Jessica Reznicek could’ve gotten away with disassembling bits and pieces of the Dakota Access Pipeline (DAPL) in Iowa and South Dakota in 2016 and 2017, slicing through metal with an oxyacetylene cutting welding torch in broad daylight without detection; but eluding the law wasn’t her primary purpose. As she made clear in a claim of responsibility, dated July 24, 2017, she wanted her sabotage of Energy Transfer, LLC’s equipment to spark “public discourse surrounding nonviolent direct action.” Though not a formal legal instrument, the claim expresses her intentions, motivations and aspirations in taking the actions that she did. After the exhaustion of all the usual tactics, after all the public comments, petitions, hunger strikes, marches, rallies, boycotts and encampments failed to stop DAPL’s construction, she had to face her truth: “[A] private corporation … has run rampantly across our country seizing land and polluting our nation’s water supply. You may not agree with our tactics, but you can clearly see the necessity of them in light of the broken federal government and the corporations they protect.”
Though the pipeline has never been properly permitted to send oil under the Missouri River, every day 570,000 barrels of oil (with an expanded capacity of 750,000 barrels and ultimately 1.1 million barrels) move through it. The current flow represents approximately 40 percent of the output from the Bakken oil fields per day. On September 10, 2020, the Army Corps of Engineers published its intention to prepare an Environmental Impact Statement, but at present the full extent of the pipeline’s contribution to climate change is unknown. In 2016 the National Oceanic and Atmospheric Administration found that North Dakota’s Bakken oil and gas field was responsible for leaking 275,000 tons of methane per year; and researchers at the University of Michigan found that the combined field in North Dakota and Montana is emitting roughly 2 percent (about 250,000 tons per year) of the globe’s ethane.
U.S. District Judge for the Southern District of Iowa Rebecca Goodgame Ebinger vehemently disagreed with Reznicek, and on June 30, 2021, she threw the book at her. On top of the 36 months to which Reznicek had already consented in her plea agreement (rather than face a possible 20-year sentence), Ebinger, an Obama appointee, heaped onto the Land and Water Protector a 60-month “domestic terrorism” enhancement, authorized by the Patriot Act. But the court wasn’t done. After eight years in a federal penitentiary, Reznicek’s liberty would be further curtailed by three years of federal supervision and an obligation to pay Energy Transfer $3.2 million in restitution. She began her sentence in FCI Waseca, a minimum-security women’s prison in southern Minnesota, on August 11, 2021, and an appeal was filed shortly after.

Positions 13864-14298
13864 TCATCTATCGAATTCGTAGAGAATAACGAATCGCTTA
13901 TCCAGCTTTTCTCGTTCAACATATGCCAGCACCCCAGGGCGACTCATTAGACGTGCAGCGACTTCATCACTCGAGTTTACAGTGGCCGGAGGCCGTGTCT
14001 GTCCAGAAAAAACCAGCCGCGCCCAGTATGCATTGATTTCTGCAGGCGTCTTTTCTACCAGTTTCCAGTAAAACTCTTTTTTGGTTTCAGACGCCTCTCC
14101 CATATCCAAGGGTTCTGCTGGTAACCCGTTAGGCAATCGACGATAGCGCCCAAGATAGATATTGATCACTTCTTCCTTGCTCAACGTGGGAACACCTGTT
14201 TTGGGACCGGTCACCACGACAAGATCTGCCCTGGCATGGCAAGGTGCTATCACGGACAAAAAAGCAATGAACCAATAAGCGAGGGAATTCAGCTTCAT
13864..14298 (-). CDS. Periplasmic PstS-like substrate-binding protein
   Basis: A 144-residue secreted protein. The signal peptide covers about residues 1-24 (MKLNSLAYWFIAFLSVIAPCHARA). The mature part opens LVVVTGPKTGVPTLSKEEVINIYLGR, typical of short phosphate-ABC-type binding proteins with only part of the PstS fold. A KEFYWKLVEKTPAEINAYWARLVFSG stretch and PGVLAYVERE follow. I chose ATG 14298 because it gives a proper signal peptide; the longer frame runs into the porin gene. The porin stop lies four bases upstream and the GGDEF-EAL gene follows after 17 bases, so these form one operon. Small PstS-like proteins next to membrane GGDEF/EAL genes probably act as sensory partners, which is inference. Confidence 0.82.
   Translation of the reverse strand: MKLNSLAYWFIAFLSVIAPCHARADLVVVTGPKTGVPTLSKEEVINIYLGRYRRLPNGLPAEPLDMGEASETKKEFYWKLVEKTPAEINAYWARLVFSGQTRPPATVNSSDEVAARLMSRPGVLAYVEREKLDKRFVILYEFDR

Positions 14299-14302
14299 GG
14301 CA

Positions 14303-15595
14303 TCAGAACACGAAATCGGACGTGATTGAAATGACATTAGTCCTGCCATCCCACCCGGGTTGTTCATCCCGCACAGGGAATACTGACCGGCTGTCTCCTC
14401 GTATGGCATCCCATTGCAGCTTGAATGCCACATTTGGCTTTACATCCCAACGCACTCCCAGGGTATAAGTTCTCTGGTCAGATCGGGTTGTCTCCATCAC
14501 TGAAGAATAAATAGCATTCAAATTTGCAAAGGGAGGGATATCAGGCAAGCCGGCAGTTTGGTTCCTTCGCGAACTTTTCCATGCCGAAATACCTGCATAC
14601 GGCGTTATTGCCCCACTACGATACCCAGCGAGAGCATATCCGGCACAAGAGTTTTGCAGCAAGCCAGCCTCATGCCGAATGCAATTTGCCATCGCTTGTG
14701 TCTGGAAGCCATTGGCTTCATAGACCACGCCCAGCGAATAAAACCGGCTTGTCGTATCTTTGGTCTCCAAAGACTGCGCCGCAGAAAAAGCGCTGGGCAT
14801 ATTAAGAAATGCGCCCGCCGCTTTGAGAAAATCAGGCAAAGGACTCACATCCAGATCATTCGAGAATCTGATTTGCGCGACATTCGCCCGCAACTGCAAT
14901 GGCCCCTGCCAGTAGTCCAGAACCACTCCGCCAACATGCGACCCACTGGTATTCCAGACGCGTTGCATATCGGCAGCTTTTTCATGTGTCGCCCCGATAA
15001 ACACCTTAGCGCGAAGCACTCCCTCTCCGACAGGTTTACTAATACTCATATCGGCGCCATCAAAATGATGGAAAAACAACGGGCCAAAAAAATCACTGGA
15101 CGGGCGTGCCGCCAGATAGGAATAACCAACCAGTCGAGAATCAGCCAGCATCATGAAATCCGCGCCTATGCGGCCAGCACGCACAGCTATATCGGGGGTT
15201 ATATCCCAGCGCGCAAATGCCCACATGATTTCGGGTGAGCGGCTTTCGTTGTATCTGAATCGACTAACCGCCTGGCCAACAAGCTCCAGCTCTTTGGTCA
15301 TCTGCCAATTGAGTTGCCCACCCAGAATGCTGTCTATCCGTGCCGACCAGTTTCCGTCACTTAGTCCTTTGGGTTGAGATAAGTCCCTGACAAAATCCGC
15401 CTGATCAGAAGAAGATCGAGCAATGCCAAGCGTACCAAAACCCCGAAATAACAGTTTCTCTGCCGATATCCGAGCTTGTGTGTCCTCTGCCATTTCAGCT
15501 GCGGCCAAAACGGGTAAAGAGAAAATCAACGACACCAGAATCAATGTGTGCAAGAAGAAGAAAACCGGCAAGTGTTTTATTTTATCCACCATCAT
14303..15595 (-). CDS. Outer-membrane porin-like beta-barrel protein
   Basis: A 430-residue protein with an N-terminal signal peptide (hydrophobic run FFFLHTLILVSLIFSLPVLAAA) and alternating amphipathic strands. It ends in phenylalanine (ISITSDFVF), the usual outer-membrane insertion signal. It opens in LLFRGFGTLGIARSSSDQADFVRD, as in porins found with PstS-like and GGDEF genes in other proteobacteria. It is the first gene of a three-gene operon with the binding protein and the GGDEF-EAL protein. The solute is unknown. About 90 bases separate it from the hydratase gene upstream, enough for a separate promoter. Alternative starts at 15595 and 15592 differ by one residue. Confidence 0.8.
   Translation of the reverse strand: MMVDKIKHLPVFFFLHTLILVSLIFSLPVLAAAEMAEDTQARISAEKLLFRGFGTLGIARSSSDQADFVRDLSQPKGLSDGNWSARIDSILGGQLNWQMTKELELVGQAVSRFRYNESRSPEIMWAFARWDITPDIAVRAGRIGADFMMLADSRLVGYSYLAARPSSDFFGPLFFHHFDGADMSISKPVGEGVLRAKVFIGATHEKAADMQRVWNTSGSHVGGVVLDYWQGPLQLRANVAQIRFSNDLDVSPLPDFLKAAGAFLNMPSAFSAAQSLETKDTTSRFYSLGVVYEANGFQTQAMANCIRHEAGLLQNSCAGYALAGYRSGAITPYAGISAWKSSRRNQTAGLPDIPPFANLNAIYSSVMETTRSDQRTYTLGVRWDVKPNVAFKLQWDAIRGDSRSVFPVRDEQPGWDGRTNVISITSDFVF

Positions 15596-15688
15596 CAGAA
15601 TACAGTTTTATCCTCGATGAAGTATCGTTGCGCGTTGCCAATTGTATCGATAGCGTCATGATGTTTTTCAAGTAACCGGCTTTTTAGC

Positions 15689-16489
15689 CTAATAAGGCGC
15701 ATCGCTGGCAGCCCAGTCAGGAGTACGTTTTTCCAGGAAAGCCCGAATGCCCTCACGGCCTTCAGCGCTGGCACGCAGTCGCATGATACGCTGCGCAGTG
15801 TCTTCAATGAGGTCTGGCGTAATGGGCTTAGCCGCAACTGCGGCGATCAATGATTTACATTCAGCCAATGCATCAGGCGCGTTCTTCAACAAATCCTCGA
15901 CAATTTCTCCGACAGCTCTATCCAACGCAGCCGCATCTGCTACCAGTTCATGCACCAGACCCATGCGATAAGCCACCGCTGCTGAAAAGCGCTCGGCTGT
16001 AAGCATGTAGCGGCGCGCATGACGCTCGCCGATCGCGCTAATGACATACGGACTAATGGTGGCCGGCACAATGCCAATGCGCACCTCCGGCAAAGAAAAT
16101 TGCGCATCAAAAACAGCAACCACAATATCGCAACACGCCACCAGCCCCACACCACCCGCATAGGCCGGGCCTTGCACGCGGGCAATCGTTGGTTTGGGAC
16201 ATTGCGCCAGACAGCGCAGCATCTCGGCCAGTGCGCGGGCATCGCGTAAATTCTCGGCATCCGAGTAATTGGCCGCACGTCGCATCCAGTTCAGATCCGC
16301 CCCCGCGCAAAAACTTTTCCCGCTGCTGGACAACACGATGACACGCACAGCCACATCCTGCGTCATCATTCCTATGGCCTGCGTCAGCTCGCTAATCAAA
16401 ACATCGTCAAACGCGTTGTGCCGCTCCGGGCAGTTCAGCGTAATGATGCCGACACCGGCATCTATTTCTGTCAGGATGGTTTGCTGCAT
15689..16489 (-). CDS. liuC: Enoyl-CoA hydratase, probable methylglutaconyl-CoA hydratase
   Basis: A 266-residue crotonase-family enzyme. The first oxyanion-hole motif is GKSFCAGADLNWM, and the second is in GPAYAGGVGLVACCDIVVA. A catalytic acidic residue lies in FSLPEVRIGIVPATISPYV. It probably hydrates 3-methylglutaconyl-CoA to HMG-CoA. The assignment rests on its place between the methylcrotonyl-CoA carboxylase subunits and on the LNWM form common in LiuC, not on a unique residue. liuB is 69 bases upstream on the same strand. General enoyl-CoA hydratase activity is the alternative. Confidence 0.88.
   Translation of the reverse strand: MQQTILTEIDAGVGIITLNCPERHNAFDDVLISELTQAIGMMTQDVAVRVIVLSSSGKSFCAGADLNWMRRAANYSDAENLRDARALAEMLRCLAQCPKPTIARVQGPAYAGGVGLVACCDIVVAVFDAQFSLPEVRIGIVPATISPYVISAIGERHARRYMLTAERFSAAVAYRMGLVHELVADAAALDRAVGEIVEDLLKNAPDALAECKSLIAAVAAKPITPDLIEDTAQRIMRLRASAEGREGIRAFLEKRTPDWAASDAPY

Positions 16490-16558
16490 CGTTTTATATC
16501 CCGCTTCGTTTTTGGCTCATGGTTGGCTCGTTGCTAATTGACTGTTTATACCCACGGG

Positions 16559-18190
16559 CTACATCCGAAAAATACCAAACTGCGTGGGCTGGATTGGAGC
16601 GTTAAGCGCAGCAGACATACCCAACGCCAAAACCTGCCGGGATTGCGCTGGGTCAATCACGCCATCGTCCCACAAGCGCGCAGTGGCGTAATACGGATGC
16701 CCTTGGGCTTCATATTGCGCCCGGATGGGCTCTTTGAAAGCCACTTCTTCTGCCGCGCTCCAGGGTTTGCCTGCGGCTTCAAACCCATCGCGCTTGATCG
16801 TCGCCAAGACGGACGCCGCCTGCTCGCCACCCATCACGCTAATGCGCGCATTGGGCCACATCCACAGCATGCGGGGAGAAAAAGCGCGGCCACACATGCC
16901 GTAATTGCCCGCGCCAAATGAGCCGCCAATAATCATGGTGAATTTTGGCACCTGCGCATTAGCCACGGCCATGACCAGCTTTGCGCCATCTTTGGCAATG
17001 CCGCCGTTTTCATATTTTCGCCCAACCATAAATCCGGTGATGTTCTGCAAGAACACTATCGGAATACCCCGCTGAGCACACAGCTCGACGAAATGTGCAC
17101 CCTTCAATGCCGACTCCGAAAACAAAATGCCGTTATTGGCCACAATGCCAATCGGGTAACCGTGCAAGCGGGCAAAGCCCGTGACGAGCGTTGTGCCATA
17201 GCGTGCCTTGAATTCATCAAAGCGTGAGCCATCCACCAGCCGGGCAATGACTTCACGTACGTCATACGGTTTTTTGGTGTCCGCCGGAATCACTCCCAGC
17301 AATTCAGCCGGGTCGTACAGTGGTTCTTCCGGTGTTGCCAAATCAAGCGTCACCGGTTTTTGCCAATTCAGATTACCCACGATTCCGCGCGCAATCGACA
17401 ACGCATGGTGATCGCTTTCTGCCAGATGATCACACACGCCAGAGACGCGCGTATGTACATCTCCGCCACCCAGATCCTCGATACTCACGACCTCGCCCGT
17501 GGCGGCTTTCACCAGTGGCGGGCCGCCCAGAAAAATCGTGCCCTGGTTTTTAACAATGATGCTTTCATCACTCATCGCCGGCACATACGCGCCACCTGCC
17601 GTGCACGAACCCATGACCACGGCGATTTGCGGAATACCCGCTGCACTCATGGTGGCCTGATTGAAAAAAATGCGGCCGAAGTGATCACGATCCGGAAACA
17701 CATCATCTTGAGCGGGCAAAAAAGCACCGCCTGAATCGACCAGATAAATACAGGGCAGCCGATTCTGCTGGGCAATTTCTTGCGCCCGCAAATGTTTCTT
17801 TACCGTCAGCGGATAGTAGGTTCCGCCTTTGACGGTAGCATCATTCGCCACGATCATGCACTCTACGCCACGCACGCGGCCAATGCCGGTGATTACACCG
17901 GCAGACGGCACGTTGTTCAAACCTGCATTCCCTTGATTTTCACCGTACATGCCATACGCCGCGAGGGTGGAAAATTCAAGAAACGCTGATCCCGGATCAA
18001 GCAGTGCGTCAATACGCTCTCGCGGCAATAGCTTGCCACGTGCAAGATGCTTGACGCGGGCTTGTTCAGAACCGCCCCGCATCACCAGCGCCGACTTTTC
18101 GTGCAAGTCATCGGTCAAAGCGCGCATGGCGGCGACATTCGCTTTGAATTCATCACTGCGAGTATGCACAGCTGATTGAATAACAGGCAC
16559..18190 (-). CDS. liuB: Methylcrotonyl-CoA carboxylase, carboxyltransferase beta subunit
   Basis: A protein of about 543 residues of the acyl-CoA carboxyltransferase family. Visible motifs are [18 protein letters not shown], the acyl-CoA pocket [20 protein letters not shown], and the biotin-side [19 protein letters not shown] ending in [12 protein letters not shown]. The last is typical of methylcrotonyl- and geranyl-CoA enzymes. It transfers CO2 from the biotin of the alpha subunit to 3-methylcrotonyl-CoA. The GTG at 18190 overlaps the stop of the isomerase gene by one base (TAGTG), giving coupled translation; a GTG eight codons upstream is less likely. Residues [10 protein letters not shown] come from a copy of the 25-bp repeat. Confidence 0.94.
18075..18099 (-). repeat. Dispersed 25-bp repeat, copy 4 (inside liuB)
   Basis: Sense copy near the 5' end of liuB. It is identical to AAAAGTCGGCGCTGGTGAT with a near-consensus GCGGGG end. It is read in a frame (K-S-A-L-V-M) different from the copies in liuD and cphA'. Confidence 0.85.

Bill Quigley, renowned civil rights attorney and soon-to-be Loyola University law professor emeritus who has represented Reznicek pro bono in a number of matters including the current appeal, told Truthout that the “price is way too high.” Likening her act of resistance to people who broke laws to free slaves, he said, “History shows they were not criminals but courageous leaders. I believe one day people will say the same about Jessica Reznicek.” To bolster the case, Quigley asked the Climate Defense Project (CDP), a nonprofit law firm dedicated to promoting “climate necessity defense” as a persuasive legal argument, to help educate the court and the public about this strategy.
CDP staff attorney and co-founder Ted Hamilton told Truthout the climate necessity defense’s main thrust is that “corporations and the government have acted so little, or have been so irresponsible, that maybe the laws that protect their practices and that are designed to protect private property have to be suspended, or ignored, or overcome at some point, because of the severity of the [climate] crisis.”
Though CDP is not a party to the appeal, co-founder and staff attorney Alex Marquardt filed an amicus curiae or “friend of the court” brief on November 11, 2021. He told Truthout that he devoted the last section to “the mitigating factors that the court might have considered in reaching an equitable decision.” While Marquardt’s hands were tied from arguing climate necessity defense explicitly, this section of the 48-page brief does argue that “oil pipelines are more dangerous than those who protest them.” He thinks it’s also important to say that in certain circumstances, “people can commit minor lawbreaking to avert much greater harms.” This framing aligns with CDP’s mission of putting the perpetrators of carbon and methane emissions on trial, not those who put their bodies and psyches on the line.